For fans who really want to keep up with their favorite high school football team, there is an option that they are taking advantage of — especially in Georgia.
In 2013, the National Federation of High Schools teamed with Atlanta-based PlayOn! Sports to form the NFHS Network, a subscription-based streaming service that broadcasts high school sports on the internet. Today, the network is turning a profit, and the state of Georgia is a big reason why. That’s because the Peach State is the network’s top revenue-generating state in the country.
“Georgia does an unbelievable job because they originally worked with PlayOn! Sports before the NFHS Network was created,” said NFHS Network CEO Mark Koski, whose group charges $69.99 per yearly subscription and streams several different sports during the high school season.
Last year, Georgia high schools brought in around $142,000, making it the top revenue-producing state, ahead of California, which came in at distant No. 2 at $109,000. Last season, the network achieved profitability for the first time. Since its inception, the network has paid out $2.8 million to schools nationwide.
After the NFHS takes its cut — Koski wouldn’t give specifics on percentages — a portion of the proceeds from subscriptions go back to the school, which gives it additional and much-needed extra sources of revenue.
Clarke Central, which is one of the Georgia schools that have used the NFHS Network since its inception, brought in approximately $2,800. Bacon County, another network-launching school, also made that amount, although in other years it has earned as much as $3,500. Bacon County plugs paid sponsors during its broadcast for additional revenue it doesn’t have to share with the network.
“The NFHS Network has turned broadcasting into a revenue-generator for the program,” said Buster Crumpton who, with Chuck Wegmann, forms the broadcasting team for football coverage. “Twenty-five-hundred bucks may not seem like a lot, but for a high school program it is; trust me.”
Broadcasting games as a way of making profit wasn’t always possible. In fact, before PlayOn! Sports partnered with the NFHS and adopted the subscription model, it operated independently and charged schools $1,500 to broadcast on its platform. Both Clarke Central and Bacon County were schools in Georgia that paid for the service.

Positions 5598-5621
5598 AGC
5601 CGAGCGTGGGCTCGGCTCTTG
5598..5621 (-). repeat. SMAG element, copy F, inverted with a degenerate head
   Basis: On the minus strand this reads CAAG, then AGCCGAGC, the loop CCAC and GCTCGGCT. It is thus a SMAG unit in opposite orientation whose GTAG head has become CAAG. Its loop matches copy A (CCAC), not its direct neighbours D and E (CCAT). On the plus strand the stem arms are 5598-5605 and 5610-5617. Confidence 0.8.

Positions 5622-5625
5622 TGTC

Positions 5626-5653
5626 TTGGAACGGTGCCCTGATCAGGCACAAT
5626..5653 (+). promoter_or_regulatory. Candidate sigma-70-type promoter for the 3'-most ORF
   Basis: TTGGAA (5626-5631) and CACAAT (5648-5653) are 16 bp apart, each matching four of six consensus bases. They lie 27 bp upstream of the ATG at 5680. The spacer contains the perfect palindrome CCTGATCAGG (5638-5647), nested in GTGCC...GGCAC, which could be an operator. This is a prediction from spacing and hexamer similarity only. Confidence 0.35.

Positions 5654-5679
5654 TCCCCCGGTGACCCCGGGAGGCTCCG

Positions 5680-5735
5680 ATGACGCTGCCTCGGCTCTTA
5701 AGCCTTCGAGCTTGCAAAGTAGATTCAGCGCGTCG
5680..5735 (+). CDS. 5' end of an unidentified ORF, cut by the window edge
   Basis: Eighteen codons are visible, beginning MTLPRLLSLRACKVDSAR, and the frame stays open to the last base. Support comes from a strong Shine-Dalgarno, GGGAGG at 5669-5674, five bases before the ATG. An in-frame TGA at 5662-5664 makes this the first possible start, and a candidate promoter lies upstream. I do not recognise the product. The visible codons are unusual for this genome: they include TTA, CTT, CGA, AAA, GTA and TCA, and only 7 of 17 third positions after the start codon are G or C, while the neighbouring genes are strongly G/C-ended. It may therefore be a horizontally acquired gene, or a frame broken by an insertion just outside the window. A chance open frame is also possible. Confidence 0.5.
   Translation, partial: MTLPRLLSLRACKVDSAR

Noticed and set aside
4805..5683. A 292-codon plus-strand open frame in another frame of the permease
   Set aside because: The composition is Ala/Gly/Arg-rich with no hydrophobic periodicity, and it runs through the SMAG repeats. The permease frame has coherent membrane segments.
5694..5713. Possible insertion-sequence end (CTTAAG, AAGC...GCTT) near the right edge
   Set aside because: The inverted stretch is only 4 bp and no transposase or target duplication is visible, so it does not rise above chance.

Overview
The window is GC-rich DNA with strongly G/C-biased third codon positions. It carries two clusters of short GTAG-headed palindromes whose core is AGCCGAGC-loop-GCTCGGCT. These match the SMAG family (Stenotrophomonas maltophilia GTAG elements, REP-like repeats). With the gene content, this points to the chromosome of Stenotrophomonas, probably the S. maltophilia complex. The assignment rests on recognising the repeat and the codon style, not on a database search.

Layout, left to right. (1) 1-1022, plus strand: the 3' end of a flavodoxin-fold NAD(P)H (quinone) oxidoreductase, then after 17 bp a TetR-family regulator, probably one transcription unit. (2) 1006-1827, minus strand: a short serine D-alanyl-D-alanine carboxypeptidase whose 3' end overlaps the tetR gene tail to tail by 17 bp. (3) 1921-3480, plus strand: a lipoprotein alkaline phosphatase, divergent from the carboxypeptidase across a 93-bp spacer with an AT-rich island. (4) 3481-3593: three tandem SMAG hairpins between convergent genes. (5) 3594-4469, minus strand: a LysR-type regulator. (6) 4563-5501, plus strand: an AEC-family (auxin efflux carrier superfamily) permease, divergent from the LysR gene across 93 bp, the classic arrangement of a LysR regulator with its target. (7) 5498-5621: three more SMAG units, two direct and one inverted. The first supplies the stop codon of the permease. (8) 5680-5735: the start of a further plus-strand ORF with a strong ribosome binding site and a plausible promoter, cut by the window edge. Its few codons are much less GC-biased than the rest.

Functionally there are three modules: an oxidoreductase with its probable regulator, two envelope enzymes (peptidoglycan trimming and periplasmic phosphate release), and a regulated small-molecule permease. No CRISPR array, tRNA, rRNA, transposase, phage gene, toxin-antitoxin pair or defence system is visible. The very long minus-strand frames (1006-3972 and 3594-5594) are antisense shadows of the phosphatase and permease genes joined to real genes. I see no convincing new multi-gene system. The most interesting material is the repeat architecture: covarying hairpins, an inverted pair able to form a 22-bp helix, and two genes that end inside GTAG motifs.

“We were at a point in our football program where we’d kicked the idea of broadcasting our games via the internet,” longtime Clarke Central athletic director Jon Ward said. “The feedback has been overwhelmingly positive. Over the years, we’ve built up a nice little audience.”
When Clarke Central and Bacon County first began streaming their games, it was a concern — especially before the subscription-based model — that doing so would affect the ticket gates. But their concerns quickly were alleviated once they saw the broadcasts didn’t impact sales, but rather expanded the audience to those who couldn’t attend games — for example, family in another state, service members overseas and those unable to travel, such as the elderly.
“Folks who want to go to the games are going no matter what,” said Brent Johnson, an engineering and technology instructor at Bacon County who runs the student broadcasting program for NFHS Network broadcasts. “It’s the others who can’t make it to the game who will subscribe.”
Fans aren’t the only ones who use the service. Every game that is streamed around the country is stored on the NFHS Network’s website archive and can be viewed any time. So players and coaches also subscribe.
“For the players, (the archive is) great,” Crumpton said. “How many times has a player in the past wished they had video of a big moment? Especially the kid that makes one big play all year, or maybe in his whole career. Now he’s got that memory. It also cuts down on the Al Bundy-type tall tales.”
“It’s a big scouting tool that a number of high school and college coaches use,” Koski said. “Not only can they see upcoming opponents, but they can see various schemes and plays that are being run throughout the country.”
To broadcast games, schools rely on volunteer labor, so some productions offer more quality than others. At Clarke Central, it’s a rewarding labor of love for Crumpton and Wegmann that that began as a way to cover their sons playing baseball and football. At Bacon County, students get a head start in a potential broadcasting career, whether as announcers or as part of the production crew.
“It gives our kids confidence in themselves,” Johnson said. “A lot of these kids I utilize for the broadcasts aren’t participating in anything other than technology. I’ve had several in the past go on to journalism careers and degrees in journalism and mass communications.”
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